For many reasons, discussions at work have turned to recovering/handling layoffs. A coworker asked a good question:
Have you ever seen a company culture recover after things went bad?
I have to say no, I haven't. To unpack this a bit, what my coworker was referring to is something loooong time readers of my blog have seen me talk about before, budget problems. What happens to a culture when the money isn't there, and then management starts cutting jobs?
In the for-profit sector of American companies, you get a heck of a lot of trauma from the sudden-death style layoffs (or to be technical reductions in force because there is no call-back mechanism in the SaaS industry). Sudden loss of coworkers with zero notice, scrambling to cover for their work, scrambling to deal with the flash reorganization that almost always comes with a layoff, scrambling to worry about if you'll be next, it all adds up to a lot of insecurity in the workplace. Or a lack of psychological safety, and I've talked about what happens then.
This coworker was also asking about some of the other side effects of a chronic budget crunch. For publicly traded companies, you can enter this budget crunch well before actual cashflow is a problem due to the forcing effects of the stock market. Big Tech is doing a lot of layoffs right now, but nearly every one of the majors is still profitable, just not profitable enough for the stock market. Living inside one of these companies means dealing with layoffs, but also things like:
- Travel budget getting hard to approve, as they crank down spend.
- Back-filling departures takes much longer, if you get it at all.
- Not getting approval to hire people to fill needs.
- Innovation pressure: have to hit bolder targets with the same resources, and the same overhead.
- Adding a new SaaS vendor becomes nearly impossible.
- Changing the performance review framework to emphasize "business value" over "growth".
- Reduced support for employee groups like those supporting disabled and racial employees.
- Reorgs. So many reorgs.
- Hard turns on long term strategy.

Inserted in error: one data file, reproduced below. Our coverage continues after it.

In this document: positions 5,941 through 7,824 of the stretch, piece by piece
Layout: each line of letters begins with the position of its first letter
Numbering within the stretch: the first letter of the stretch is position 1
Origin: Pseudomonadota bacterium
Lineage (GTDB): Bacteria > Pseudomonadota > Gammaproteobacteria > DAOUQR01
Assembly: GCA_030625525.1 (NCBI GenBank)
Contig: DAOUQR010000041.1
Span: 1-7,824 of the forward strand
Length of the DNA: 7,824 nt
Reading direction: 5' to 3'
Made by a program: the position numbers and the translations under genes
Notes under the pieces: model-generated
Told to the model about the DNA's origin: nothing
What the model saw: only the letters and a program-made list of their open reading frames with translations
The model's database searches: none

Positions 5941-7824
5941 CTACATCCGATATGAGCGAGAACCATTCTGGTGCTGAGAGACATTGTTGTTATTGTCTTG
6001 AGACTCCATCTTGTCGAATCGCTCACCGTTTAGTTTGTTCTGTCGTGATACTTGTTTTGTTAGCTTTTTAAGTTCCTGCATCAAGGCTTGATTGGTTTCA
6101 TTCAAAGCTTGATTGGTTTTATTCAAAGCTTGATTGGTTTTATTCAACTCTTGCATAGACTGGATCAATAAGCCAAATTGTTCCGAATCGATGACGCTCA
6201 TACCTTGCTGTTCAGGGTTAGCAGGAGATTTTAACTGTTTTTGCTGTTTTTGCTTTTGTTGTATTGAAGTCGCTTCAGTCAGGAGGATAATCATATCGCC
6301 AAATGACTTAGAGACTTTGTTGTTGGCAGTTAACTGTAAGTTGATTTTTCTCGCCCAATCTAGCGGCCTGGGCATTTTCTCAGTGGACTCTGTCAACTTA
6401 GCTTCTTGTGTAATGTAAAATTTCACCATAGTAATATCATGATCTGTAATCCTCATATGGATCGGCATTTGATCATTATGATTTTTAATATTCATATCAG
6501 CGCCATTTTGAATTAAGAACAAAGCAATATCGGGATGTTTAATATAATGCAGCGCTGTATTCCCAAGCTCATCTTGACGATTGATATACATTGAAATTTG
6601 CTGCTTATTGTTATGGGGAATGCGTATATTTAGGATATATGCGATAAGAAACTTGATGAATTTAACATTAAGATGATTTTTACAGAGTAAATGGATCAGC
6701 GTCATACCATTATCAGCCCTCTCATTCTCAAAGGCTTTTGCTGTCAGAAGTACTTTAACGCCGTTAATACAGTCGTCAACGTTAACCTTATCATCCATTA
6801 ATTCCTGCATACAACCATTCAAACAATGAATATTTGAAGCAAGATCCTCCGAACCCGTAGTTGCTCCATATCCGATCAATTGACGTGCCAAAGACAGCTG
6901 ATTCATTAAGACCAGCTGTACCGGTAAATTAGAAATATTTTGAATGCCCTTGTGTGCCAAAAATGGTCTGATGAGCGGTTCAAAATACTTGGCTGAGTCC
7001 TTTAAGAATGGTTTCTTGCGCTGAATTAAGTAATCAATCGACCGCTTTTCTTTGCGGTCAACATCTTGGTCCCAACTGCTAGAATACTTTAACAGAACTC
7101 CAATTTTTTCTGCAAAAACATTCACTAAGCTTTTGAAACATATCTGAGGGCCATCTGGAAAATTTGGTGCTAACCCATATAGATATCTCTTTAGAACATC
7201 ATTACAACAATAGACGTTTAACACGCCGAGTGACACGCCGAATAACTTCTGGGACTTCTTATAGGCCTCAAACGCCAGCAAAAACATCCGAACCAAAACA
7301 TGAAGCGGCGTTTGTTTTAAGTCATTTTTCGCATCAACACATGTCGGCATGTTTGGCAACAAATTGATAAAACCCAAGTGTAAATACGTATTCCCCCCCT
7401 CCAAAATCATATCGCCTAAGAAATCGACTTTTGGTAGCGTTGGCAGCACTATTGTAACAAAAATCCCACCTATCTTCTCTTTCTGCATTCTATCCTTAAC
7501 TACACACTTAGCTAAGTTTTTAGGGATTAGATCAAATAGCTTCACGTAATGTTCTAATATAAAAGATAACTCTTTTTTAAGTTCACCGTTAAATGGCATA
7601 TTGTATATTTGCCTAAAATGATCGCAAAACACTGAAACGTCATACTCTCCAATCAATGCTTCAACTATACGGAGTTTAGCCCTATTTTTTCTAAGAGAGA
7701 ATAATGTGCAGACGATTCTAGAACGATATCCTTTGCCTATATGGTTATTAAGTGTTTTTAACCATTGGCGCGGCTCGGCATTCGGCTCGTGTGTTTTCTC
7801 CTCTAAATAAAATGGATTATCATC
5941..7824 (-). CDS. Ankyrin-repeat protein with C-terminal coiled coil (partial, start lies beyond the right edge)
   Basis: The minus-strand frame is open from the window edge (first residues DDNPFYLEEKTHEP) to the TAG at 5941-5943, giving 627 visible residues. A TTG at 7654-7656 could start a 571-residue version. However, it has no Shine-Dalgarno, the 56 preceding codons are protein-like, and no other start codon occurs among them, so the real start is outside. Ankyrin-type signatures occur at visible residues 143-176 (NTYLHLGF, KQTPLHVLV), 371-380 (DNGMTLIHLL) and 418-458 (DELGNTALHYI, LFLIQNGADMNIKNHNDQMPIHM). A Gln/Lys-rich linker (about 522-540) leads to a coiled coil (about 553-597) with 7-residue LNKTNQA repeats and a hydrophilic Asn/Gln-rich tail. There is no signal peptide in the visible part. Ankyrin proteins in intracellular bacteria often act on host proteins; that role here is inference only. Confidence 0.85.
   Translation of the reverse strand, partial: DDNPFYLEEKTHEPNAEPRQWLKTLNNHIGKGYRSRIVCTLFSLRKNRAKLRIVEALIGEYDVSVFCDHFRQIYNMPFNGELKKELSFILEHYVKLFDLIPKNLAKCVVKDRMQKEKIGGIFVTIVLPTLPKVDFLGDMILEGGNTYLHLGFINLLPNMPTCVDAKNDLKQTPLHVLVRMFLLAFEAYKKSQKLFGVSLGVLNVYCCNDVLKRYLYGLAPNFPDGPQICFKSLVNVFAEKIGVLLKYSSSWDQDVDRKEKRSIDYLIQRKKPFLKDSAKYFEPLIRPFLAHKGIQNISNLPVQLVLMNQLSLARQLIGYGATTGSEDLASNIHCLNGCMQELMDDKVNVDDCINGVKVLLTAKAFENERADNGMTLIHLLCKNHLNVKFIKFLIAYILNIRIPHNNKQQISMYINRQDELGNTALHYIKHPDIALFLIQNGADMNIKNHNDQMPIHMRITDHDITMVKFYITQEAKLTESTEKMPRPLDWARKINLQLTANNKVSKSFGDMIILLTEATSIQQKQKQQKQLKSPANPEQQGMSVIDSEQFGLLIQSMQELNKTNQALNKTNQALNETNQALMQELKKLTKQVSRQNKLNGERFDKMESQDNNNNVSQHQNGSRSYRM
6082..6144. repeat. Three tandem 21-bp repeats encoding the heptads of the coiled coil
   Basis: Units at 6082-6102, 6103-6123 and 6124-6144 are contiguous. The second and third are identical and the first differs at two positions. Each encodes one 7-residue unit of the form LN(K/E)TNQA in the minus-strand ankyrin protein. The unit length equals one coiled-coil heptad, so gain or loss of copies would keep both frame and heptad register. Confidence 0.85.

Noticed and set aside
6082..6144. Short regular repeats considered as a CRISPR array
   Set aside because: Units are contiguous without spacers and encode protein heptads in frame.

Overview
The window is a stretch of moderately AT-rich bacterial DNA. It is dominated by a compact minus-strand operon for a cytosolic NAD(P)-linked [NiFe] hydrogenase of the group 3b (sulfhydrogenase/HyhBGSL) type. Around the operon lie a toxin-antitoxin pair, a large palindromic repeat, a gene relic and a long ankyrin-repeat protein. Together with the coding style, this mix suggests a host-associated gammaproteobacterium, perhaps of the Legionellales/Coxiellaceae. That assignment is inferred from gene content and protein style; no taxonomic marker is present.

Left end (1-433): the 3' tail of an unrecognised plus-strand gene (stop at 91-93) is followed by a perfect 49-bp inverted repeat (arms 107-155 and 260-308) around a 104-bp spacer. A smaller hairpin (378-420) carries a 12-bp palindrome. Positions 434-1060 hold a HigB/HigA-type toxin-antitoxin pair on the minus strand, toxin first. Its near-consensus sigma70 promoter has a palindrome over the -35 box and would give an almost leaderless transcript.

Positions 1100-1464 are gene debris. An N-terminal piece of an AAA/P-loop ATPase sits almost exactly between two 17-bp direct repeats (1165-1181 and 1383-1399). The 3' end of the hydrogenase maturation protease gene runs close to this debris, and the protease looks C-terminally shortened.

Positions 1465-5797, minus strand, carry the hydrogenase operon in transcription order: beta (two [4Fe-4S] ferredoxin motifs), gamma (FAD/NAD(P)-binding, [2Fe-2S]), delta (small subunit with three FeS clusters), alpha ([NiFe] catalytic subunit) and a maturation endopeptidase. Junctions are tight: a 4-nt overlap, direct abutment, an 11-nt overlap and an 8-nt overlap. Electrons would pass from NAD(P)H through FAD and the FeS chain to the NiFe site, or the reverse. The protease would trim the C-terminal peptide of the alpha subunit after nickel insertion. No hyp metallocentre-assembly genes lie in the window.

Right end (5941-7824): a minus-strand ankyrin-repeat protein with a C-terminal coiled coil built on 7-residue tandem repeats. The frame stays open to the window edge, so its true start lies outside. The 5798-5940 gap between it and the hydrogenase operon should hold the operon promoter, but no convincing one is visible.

If a company hasn't had to live through this before the culture doesn't yet bear the scars. The employees certainly do, especially those of us who were in the market in 2007-2011. Many of us left companies to get away from this kind of thing. That said, the last major down period in tech was over ten years ago; there are a lot of people in the market right now who've never seen it get actually bad for a long period of time. "Crypto Winter", the fall of many crypto-currency based companies, was as close as we've gotten as an industry.
When the above trail of suck starts happening in a company that hasn't had to live through it before, it leaves scar tissue. The scars are represented by the old-timers, who remember what upper management is like when the financial headwinds are blowing strong enough. The old salts never regain their trust of upper management, because they know first-hand that they're face eating leopards.
Even if upper management turns the milk and honey taps on, brings out the bread and circuses, and undoes all the list-of-suck from above, the old-timers (which means the people in middle management or senior IC roles) will still remember upper management is capable of much worse. That changes a culture. As I talked about before, trust is never full again, it's always conditional.
So no, it'll never go back to the way it was before. New people may think so, but the old timers will know otherwise.